“Where have you been, man?”
I’ve been asked that question a lot in the last few months. Some of my friends actually thought I’d died, but I’ve been able to contact them and tell them “No such luck!”
The fact is I’ve been sick. More accurately, I’ve been injured. Last May, I was at work and attempted to lift something way too heavy for me. The fellow who was helping me lift it attempted to move with the load, my right arm stretched out and my right bicep detached completely from its mount at the elbow.
What followed was surgery to reattach the bicep with the help of a cadaver tendon; a week in a plastic cast; a month in a brace which prevented me from even scratching my nose with the forefinger of my right hand; and the rest of the time enduring physical therapy for improving range of motion and strengthening. Finally, on October 4th, the surgeon said he was releasing me back to full duty, with the caution to “take it easy because you really won’t be back to full strength in that arm for another six to seven months.”
A couple of days later, I finally got around to checking the Official BluesCat Email Box, and discovered an item there from Josh of Campfire Cycling. He was wondering if I would be interested in doing some more writing for the Hub blogs. I really think he was just being nice, was puzzled by my absence from the blogs (I’ve been known to be a troublemaker), and was curious if I’d died (see my reference to death, above).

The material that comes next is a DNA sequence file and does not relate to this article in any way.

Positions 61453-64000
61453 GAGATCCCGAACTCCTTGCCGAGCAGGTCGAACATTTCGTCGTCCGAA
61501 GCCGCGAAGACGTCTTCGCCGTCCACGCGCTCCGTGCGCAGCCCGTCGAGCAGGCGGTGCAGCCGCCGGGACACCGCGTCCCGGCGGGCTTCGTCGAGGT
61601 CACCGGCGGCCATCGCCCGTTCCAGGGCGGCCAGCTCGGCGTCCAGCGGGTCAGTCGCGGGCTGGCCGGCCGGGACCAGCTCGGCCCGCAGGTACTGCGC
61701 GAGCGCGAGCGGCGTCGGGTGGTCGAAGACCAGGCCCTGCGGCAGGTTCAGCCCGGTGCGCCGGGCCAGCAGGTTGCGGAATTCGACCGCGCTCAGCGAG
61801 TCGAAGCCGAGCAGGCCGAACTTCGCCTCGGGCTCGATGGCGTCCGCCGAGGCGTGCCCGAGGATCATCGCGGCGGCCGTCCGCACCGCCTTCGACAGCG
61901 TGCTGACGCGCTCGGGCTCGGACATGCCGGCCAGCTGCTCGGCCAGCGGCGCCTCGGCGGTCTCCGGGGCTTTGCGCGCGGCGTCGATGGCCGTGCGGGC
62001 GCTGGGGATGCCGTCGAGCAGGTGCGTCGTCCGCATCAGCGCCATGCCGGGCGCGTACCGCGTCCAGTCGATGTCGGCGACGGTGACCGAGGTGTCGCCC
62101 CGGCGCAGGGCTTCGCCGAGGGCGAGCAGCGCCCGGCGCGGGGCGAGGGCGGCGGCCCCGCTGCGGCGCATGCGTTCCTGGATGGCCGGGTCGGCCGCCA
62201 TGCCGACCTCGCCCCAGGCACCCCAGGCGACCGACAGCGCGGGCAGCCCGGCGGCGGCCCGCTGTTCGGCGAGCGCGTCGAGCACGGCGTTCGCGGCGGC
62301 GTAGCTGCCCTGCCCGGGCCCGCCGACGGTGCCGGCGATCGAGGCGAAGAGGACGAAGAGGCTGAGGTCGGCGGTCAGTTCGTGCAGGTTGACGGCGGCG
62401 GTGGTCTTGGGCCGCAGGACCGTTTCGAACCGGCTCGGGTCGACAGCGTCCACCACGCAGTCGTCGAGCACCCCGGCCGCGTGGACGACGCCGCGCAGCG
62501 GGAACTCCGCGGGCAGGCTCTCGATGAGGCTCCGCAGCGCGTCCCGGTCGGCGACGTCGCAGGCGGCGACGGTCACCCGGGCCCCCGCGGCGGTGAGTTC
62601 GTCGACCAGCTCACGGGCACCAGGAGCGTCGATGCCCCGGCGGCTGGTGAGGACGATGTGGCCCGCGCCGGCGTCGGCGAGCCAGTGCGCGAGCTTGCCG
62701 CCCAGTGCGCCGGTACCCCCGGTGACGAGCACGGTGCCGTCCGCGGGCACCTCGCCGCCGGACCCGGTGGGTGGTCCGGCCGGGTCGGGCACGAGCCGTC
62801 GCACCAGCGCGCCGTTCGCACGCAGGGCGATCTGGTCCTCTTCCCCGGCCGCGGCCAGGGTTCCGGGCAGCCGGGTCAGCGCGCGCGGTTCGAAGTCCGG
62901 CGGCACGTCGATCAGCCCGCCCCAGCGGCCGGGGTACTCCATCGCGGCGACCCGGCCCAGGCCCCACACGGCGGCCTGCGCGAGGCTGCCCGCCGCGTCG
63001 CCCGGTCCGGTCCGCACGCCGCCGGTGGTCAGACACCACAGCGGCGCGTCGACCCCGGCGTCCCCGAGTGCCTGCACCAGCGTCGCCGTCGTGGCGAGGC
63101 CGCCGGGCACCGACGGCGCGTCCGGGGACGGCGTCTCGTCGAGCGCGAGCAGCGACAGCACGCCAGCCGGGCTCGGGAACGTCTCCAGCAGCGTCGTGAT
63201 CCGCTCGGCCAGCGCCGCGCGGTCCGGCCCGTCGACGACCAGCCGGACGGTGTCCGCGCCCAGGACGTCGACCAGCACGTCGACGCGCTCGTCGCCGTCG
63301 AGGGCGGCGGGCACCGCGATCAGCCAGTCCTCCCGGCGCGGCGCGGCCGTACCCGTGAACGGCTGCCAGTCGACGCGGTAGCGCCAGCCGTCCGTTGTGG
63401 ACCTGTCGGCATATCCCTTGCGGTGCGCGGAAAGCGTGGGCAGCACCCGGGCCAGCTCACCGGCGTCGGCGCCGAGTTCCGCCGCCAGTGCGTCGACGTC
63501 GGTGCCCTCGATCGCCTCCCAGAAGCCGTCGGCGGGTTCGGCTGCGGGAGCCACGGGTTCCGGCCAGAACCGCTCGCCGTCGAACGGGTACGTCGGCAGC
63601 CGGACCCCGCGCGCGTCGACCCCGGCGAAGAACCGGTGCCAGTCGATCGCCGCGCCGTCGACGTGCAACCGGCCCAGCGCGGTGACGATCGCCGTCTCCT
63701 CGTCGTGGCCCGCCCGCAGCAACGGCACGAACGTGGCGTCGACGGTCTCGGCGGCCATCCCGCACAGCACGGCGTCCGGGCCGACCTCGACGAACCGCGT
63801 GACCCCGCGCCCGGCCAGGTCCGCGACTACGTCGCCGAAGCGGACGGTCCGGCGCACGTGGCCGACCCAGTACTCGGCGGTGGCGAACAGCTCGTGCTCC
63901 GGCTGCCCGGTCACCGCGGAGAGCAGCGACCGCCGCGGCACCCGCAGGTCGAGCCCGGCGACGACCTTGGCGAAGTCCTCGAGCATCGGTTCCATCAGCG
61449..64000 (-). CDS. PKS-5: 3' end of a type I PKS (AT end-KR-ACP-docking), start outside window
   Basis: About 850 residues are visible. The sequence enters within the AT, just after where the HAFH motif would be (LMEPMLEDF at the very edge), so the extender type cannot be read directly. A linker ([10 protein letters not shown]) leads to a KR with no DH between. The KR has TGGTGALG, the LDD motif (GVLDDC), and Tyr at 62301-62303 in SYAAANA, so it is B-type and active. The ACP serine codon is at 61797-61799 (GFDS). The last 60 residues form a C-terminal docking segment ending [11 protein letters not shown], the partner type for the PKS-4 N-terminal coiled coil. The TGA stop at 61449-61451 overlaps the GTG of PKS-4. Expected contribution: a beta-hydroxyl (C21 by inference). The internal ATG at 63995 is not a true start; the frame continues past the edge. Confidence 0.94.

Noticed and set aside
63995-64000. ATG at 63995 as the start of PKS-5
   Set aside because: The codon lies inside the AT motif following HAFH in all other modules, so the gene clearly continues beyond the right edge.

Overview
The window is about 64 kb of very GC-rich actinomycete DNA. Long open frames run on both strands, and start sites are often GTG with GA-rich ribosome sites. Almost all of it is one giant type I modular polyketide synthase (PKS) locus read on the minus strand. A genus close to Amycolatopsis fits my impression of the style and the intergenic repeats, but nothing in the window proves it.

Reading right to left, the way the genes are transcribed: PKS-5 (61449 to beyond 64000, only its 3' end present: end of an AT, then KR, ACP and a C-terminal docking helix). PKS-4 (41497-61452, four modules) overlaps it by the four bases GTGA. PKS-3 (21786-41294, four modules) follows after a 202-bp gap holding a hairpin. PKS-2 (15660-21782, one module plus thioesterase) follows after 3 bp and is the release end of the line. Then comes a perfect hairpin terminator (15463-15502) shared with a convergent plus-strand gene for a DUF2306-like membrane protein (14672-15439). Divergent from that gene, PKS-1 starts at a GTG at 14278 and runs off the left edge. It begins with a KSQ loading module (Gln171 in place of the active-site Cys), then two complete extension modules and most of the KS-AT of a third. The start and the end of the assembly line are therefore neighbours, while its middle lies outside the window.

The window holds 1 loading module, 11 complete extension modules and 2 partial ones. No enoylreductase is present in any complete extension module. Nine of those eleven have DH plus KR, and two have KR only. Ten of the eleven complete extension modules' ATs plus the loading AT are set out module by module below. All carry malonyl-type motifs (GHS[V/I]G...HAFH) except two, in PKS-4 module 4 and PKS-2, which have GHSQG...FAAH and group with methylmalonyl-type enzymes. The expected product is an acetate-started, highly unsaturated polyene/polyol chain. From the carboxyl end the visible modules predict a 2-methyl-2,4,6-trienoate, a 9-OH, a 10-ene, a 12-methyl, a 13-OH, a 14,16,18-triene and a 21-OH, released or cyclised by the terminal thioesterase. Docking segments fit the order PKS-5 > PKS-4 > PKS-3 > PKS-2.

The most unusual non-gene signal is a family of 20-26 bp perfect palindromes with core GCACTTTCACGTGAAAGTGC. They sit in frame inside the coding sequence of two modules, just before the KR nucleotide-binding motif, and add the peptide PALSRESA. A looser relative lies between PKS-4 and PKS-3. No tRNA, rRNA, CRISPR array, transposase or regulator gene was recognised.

Ha! No such luck, Josh! The only reminders of my injury are a general weakness, a nifty five-inch scar running from the crook of my elbow up the front of the upper arm and an extra ten pounds of weight. I’m ready to jump back on the bike, start commuting to work and begin the adventure again!
First stop was finding my bike. There it was, functioning as an impromptu clothes rack and toy box for my two granddaughters for the last four months! As I began freeing it from those duties, it occurred to me that I could treat this as a brand new experience. Rather than approaching it as a jaded old coot who has been doing it for years, I will look at riding with renewed interest and the anticipation of discovery.
I topped up the tires, dusted the beautiful blue finish, checked the chain, checked the side-pull caliper brakes, hopped aboard and went for a short ride around the block. It turned into a two mile ride around the neighborhood.
About halfway through that first ride, I remembered the real reason I ride a bike. It isn’t because of anything practical like saving money or getting exercise. I ride alone. It is the only time I have all to myself and my own thoughts. The bike keeps me sane and spiritually whole.
BluesCat is a senior citizen still living and working in Phoenix, Arizona. He tries to ride his recumbent bike as much as possible, because it keeps him from having to go to church.